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[ietf-smtp] Two recent Internet-Drafts about using TLS with email protocols

2013-10-23 12:48:26
I'd like to call the list's attention to two other Internet-Drafts
regarding use of TLS with email protocols:

1. draft-ietf-dane-smtp-with-dane-00

This is (mostly) about SMTP mail relaying using Opportunistic TLS, and
how to make it work well by using TLSA records to both (a) provide a
secure indication that the SMTP server supports STARTTLS (thus thwarting
MITM downgrading attacks) and (b) provide a way to verify that the SMTP
server is the right server (given a chain of DNSSEC-signed
MX/CNAME/A/AAAA etc. records) without requiring the server to present a
TLS certificate for every possible DNS name for which that server is
authorized to accept mail.

The document seems to be fairly well written and worked out in a decent
amount of detail.   It proposes Opportunistic TLS rather than an SMTP
extension or message header that would require secure delivery for the
entire path.   For mail relaying I think Opportunistic TLS is a more
realizable goal.  But even if people want to propose an SMTP extension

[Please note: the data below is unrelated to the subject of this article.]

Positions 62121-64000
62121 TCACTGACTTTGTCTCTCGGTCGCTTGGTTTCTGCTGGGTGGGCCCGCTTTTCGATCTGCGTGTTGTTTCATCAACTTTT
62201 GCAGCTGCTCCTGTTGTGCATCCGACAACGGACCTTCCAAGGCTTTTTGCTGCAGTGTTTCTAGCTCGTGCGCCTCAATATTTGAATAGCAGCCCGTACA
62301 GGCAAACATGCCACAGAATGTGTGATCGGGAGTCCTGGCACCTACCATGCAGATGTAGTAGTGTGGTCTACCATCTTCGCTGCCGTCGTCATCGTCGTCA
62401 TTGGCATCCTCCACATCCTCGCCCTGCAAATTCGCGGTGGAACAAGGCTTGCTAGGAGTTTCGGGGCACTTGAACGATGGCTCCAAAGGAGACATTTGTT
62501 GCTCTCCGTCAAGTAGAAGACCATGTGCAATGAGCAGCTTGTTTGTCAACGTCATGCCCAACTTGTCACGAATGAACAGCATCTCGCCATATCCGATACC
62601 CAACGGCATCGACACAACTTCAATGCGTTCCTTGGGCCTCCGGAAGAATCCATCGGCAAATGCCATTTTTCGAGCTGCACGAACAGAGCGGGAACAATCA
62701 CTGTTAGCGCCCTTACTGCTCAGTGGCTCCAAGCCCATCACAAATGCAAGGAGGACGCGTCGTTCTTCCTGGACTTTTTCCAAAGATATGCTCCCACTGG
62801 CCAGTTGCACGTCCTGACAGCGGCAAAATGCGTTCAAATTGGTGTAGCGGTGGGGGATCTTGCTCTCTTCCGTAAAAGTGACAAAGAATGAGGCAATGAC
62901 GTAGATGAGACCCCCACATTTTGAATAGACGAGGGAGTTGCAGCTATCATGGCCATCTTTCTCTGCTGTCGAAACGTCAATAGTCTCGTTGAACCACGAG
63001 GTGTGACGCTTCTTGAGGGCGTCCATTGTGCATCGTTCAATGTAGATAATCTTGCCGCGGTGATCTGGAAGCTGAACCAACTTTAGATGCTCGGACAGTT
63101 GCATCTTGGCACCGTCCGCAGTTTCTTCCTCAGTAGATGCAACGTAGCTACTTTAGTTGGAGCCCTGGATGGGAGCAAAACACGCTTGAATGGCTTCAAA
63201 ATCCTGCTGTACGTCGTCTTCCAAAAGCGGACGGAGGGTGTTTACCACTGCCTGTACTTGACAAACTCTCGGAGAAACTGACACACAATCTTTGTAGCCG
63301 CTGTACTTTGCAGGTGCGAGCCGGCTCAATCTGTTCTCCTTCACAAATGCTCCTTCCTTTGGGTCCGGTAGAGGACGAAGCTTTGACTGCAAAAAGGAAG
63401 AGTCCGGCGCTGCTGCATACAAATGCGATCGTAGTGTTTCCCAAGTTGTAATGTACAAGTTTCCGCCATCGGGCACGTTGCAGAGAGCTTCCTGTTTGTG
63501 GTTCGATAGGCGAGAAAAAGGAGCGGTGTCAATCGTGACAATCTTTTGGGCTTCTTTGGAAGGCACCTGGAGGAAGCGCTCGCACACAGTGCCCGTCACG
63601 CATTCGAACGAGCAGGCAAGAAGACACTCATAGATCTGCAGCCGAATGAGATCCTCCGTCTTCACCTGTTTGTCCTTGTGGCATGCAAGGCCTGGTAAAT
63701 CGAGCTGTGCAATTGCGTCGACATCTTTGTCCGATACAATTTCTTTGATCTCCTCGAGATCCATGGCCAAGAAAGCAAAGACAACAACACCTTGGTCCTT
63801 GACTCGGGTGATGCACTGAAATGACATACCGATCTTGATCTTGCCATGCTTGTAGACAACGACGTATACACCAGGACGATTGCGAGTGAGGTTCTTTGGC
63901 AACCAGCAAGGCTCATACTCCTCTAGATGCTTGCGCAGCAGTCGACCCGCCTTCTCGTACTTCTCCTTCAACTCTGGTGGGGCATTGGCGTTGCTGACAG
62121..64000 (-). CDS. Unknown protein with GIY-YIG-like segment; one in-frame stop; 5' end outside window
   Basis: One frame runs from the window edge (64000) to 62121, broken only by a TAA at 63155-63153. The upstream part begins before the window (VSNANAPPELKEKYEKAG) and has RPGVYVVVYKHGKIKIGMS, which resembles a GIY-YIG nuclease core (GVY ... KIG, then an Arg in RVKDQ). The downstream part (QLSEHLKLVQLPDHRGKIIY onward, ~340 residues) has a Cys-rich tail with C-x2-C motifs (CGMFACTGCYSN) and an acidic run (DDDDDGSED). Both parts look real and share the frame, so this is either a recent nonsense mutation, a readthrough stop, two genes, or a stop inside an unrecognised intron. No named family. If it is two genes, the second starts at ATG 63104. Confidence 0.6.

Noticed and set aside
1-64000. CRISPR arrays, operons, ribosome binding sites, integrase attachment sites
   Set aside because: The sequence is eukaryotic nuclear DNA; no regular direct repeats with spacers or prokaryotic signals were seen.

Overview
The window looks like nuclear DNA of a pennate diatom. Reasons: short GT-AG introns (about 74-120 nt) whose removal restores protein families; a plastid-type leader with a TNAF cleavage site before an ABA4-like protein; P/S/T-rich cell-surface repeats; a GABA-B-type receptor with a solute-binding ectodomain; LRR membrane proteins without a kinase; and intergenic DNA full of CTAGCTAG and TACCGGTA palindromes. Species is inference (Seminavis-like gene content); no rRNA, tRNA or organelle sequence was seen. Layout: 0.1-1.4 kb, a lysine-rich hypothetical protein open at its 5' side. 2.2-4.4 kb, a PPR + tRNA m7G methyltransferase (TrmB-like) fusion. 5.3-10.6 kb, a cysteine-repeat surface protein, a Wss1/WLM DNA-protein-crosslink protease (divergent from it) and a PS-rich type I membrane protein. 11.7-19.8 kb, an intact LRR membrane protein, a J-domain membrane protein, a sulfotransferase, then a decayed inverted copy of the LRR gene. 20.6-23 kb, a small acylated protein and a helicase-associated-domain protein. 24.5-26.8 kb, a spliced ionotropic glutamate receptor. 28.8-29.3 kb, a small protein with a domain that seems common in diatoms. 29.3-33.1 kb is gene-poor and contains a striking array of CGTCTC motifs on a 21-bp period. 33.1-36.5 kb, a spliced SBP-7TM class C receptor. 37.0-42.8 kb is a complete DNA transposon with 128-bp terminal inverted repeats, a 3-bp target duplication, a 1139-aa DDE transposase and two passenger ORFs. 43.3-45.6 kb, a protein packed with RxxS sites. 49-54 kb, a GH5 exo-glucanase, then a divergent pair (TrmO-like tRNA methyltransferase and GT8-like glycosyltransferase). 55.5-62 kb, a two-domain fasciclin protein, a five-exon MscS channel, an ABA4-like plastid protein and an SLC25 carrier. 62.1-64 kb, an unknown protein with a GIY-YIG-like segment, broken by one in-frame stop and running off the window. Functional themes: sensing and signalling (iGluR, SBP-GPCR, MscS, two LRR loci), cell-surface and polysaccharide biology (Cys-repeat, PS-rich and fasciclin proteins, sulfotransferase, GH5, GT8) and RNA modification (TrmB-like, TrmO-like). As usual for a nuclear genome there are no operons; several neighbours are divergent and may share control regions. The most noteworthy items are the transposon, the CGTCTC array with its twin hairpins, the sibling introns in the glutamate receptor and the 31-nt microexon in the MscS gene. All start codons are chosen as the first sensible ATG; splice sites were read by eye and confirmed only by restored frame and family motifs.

to mandate use of TLS for the remainder of the path to the recipient, I
think it would need to use the certificate verification mechanisms
described in this draft.

2. draft-moore-email-tls-00
This is a document recommending use of TLS in all interactions between
MUAs and mail servers (IMAP, POP, Submission).   It basically has two
sets of recommendations - one for client and server implementations, and
another for mail service providers - because there are operational as
well as implementation concerns.

This started out to be a document recommending TLS for both MUA-MSP
interactions and for mail relaying, but it turned out that the two cases
are different enough that trying to specify both in the same document
made it too large and complex.   When I discovered that
draft-ietf-dane-smtp-with-dane-00 existed and used the same approach I
was recommending, and also that the dane-smtp draft had things worked
out in more detail, I removed the portions from my draft that related to
SMTP relaying. 

To me it seems that a comprehensive approach to encrypting email traffic
actually needs to cover three separate cases: (1) mail relaying, (2)
MUA-MSP interactions, and (3) end-to-end encryption.   Cases (1) and (2)
are similar in goal - protect emails being transmitted over the network
from eavesdroppers and active attacks - but subtly different in
implementation.   Case (3) protects emails from being disclosed to
servers which are operated by third parties and which might be
compromised.   None of these is sufficient by itself, because (1) and
(2) by themselves don't protect the messages while they're stored on
third-party servers, and (3) doesn't protect against traffic analysis -
which when dealing with mass surveillance seems to be as important as
protecting the actual contents of the messages.

Of these, the most difficult problem seems to be (3).   Solutions for
(3) e.g. PGP and S/MIME have been around for a long time, but they
haven't been widely deployed.    This seems like an area that is worth


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